September 13, 2002

The county Department of Land Use has rejected McDonald's Corp.'s plans to replace its restaurant at Philadelphia Pike and Harvey Road and told the company to negotiate its design with community representatives if it wants to project to proceed.

George Lossé, president of the Claymont Community Coalition, announced the decision on Sept., 12 at a meeting of the Council of Civic Organizations of Brandywine Hundred.

He said his organization "will be glad to work with them."

He has maintained that Claymont does not want to lose McDonald's as a business but that the coalition is opposed to the company's plan to put up a building which resembles the kind it had when it began national franchising in the 1950s. Prominent in that design are two large 'golden arches' protruding above the one-story structure.

McDonald's had brought the application to replace the existing building, which dates to 1979, under the county's new redevelopment ordinance. It had proposed several improvements in the site, which does not confirm to present land-use standards, to bring it into closer compliance. They include moving the building closer to Philadelphia Pike, realigning parking around it and extensive landscaping.

At a coalition meeting last month, most of the changes were accepted. But the design remained a sticking point and, at a hearing before the county Planning Board. McDonald's refused to back off from its position claiming that it was an important element in marketing strategy.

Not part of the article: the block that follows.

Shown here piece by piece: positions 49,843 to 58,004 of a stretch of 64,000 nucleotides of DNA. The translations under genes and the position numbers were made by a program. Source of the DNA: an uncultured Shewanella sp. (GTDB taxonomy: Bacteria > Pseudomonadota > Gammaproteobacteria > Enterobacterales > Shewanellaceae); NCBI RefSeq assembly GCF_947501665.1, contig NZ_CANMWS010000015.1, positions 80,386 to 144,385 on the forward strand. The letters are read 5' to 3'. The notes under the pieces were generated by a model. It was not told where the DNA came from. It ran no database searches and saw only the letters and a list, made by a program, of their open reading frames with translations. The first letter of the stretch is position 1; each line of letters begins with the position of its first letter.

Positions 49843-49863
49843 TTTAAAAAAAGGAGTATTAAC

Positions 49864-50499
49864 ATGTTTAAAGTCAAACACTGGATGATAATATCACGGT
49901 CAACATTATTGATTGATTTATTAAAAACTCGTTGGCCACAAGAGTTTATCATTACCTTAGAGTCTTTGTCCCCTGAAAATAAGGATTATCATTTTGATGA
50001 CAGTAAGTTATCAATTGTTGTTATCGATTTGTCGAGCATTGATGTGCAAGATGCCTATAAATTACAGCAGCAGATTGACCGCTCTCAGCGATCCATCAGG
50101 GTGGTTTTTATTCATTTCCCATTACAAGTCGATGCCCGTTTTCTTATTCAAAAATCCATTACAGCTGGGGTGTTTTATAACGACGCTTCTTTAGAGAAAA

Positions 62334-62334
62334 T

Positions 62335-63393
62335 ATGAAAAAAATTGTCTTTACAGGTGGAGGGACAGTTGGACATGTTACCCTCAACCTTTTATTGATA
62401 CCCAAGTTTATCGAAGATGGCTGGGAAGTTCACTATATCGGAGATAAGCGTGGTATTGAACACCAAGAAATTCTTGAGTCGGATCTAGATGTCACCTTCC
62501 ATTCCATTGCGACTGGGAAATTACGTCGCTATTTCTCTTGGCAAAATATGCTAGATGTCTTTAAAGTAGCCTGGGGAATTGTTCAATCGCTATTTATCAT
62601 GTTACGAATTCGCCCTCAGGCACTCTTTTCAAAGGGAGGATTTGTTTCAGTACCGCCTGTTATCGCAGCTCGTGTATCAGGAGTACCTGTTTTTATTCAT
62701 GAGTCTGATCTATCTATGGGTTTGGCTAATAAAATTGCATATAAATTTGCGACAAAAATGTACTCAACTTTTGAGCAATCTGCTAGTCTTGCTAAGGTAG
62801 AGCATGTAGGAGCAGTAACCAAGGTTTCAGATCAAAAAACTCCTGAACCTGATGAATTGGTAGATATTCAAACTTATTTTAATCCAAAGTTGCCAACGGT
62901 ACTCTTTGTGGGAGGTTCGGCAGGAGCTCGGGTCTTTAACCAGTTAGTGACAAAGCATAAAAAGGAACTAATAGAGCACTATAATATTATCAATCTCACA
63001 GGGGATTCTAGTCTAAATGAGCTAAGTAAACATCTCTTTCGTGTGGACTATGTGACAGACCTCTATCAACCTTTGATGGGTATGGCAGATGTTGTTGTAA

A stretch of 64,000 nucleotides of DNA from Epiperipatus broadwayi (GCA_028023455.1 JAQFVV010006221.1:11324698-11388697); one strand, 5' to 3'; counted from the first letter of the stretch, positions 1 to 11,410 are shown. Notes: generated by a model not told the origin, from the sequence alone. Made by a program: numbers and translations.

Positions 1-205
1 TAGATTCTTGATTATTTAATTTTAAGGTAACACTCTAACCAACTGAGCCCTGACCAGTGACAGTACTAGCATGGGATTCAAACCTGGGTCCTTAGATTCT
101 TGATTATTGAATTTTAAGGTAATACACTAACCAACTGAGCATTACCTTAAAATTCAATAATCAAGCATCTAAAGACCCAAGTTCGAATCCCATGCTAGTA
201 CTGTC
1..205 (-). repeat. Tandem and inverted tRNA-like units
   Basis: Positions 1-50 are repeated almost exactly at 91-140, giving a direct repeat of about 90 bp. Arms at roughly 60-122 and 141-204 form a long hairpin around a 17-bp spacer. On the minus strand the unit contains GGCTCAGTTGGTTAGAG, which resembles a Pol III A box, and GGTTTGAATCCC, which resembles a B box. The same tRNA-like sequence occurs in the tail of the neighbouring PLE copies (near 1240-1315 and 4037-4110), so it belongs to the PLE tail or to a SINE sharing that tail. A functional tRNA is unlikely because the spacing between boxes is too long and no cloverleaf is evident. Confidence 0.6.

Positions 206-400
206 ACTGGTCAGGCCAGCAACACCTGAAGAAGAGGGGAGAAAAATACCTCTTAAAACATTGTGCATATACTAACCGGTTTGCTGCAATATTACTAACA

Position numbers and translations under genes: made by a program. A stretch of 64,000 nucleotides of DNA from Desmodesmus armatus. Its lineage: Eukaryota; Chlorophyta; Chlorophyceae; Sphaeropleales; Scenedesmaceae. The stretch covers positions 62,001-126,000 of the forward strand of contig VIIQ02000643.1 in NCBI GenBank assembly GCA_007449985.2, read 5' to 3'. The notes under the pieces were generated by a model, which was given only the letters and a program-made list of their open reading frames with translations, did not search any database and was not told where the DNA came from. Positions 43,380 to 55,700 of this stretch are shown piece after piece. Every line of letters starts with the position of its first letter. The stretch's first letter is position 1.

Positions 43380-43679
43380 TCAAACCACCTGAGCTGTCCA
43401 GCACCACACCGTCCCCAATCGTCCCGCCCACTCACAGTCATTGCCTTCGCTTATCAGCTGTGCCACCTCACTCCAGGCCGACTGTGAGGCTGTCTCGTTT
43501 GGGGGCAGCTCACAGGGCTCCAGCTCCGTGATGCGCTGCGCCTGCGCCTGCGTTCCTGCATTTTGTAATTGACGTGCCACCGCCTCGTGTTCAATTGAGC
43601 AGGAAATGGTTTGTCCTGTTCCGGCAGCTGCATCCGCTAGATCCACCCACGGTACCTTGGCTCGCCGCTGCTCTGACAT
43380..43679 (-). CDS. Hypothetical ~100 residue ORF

Land Use spokesman Vince Kowal confirmed that the decision was conveyed orally on Sept. 12 to McDonald's architect. That will be followed, he said, by a letter during the week of Sept. 23, presumably elaborating on reasons for the decision.

Kowal had said earlier that the department did not intend to issue public notices of its redevelopment decisions, despite widespread public interest in some of them. They are considered minor subdivision applications which generally receive routine in-house treatment.

Daniel Bockover, president of the Brandywine Council, said that the decision allays some fears in the civic community that the redevelopment ordinance would fall short of a pre-passage promise that community organizations would play a pivotal role in its application.

Claymonters had claimed that McDonald's did not approach them in a collaborative sense but presented its plan as a final proposal the first time it appeared in public.

© 2002. All rights reserved.

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